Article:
Disclosures: The authors report no relevant financial disclosures.
June 24, 2021
2 min read

Targeting specific people with West Nile vaccine more cost effective than national plan

Disclosures: The authors report no relevant financial disclosures.
You've successfully added to your alerts. You will receive an email when new content is published.

Click Here to Manage Email Alerts

We were unable to process your request. Please try again later. If you continue to have this issue please contact customerservice@slackinc.com.

A West Nile vaccine plan that targets older people in areas of the United States with a high incidence of the virus would be a more cost-effective strategy than an age-based strategy alone, or a national plan, researchers said.

West Nile virus is the leading cause of mosquito-borne disease in the U.S., with more than 51,000 cases reported between 1999 and 2019, according to the CDC.

Culex mosquito
West Nile virus is primarily spread by Culex species mosquitoes.
: CDC/James Gathany.

“This is particularly true for older adults, as the risk of neuroinvasive disease and death increases with age,” Carolyn Gould, MD, MSCR, a medical epidemiologist in the CDC’s Arboviral Disease Branch, told Healio. “Unfortunately, there are no proven treatments, and although several candidate vaccines are under development, none are approved for use in people yet.”

According to Gould, in previous analyses, a national vaccination strategy or age-based strategy for West Nile virus was not found to be cost-effective, although a vaccination program targeting persons aged 60 years or older was more cost-effective than universal vaccination.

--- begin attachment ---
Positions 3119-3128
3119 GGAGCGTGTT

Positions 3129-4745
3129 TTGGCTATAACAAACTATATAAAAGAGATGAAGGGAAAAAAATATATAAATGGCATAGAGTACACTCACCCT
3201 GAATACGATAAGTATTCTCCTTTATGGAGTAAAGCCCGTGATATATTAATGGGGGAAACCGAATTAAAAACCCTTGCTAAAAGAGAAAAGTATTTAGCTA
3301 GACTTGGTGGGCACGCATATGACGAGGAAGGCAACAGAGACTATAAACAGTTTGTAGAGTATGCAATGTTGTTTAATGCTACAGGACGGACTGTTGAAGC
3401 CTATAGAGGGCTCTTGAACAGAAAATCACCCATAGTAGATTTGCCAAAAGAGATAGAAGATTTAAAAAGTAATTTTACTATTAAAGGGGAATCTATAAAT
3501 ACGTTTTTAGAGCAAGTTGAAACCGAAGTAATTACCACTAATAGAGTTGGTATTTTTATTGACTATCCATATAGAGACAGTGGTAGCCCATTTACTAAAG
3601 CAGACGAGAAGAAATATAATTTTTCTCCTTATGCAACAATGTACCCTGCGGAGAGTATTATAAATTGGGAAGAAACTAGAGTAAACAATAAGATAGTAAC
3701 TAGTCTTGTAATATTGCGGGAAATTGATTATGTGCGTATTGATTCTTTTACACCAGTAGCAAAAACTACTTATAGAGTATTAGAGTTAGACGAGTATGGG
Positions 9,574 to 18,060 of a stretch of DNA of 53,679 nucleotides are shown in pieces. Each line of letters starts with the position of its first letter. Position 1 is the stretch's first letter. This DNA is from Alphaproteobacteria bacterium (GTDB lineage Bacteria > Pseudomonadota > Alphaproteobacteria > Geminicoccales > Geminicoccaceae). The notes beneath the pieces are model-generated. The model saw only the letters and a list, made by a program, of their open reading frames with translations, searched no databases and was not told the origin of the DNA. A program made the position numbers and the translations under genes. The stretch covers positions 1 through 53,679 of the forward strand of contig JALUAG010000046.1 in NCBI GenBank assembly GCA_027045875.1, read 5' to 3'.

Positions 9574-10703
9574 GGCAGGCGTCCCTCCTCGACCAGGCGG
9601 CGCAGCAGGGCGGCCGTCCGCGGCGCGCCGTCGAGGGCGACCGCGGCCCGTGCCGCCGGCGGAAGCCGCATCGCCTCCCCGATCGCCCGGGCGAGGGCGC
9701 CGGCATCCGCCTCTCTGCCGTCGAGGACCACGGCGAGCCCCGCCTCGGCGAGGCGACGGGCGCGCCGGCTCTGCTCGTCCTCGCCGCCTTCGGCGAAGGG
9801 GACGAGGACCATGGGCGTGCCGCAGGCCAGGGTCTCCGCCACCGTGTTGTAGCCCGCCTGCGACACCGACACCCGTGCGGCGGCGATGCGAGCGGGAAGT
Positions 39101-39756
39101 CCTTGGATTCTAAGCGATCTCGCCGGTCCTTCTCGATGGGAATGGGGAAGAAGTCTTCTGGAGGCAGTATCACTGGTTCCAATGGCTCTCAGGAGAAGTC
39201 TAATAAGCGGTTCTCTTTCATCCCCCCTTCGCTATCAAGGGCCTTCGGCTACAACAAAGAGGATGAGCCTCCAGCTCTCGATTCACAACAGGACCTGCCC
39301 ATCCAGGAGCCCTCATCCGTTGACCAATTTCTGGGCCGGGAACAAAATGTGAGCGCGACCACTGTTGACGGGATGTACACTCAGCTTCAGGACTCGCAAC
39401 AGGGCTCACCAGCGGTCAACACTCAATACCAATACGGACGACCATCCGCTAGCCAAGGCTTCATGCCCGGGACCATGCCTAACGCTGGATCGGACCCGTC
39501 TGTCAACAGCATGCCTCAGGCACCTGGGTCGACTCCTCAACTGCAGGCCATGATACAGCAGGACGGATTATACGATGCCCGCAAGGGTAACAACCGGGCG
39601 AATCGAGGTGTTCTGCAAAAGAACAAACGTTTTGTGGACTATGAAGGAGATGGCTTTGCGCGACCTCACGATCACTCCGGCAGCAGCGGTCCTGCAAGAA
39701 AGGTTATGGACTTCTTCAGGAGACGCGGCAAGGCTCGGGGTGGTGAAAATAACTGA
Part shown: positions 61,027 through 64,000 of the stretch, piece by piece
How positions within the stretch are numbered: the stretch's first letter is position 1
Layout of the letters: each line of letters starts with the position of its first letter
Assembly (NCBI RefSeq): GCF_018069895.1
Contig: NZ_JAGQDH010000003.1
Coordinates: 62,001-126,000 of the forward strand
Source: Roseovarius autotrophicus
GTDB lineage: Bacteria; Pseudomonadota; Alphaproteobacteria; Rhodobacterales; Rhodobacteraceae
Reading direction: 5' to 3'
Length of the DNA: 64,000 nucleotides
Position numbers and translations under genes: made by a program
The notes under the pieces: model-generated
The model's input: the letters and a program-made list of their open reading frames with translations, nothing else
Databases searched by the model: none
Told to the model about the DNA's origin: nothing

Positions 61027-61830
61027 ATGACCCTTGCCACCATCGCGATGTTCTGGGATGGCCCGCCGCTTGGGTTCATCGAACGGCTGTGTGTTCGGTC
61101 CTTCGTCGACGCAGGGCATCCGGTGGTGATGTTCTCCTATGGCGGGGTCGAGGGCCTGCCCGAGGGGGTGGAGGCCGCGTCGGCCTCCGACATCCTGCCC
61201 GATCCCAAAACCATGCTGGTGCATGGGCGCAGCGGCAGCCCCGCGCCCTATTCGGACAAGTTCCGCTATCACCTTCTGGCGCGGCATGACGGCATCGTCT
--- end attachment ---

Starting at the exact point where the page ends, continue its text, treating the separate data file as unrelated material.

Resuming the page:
Carolyn Gould

“Therefore, we evaluated cost-effectiveness and impact of a more targeted approach, vaccinating persons aged 60 years or older in states and counties with consistently elevated disease incidence, with the goal of guiding future vaccine development and implementation,” she said.

Gould and colleagues used modeling to evaluate cost-effectiveness of an age- and incidence-based West Nile virus vaccination program. According to the study, the researchers grouped states and large counties by median annual incidence rates from 2004 to 2017 for persons aged 60 years or older. They then calculated potential cost per vaccine-prevented case and per quality adjusted life-years (QALYs) saved.

Overall, the study showed that vaccinating people aged 60 years or older in states with an annual incidence of West Nile virus neuroinvasive disease of more than 0.5 per 100,000 people aged 60 or older resulted in approximately half the cost per health outcome averted compared with vaccinating persons aged 60 and older in all the contiguous U.S.

According to the study, this approach could potentially prevent 37% of all neuroinvasive disease cases and 63% of West Nile virus-related deaths nationally. Researchers also determined that retaining this threshold at a county-level improved cost-effectiveness ratios while preventing 19% of West Nile-related neuroinvasive disease cases and 30% of deaths.

“An age- and incidence-based West Nile virus vaccination program targeting older populations in areas with consistently high West Nile virus disease burden is more cost-effective than an age-specific or complete national program,” Gould said. “If a West Nile virus vaccine were to become available, states with high annual incidence of West Nile virus neuroinvasive disease could consider implementing a vaccination strategy targeting this population at a state or county level to substantially lower disease burden.”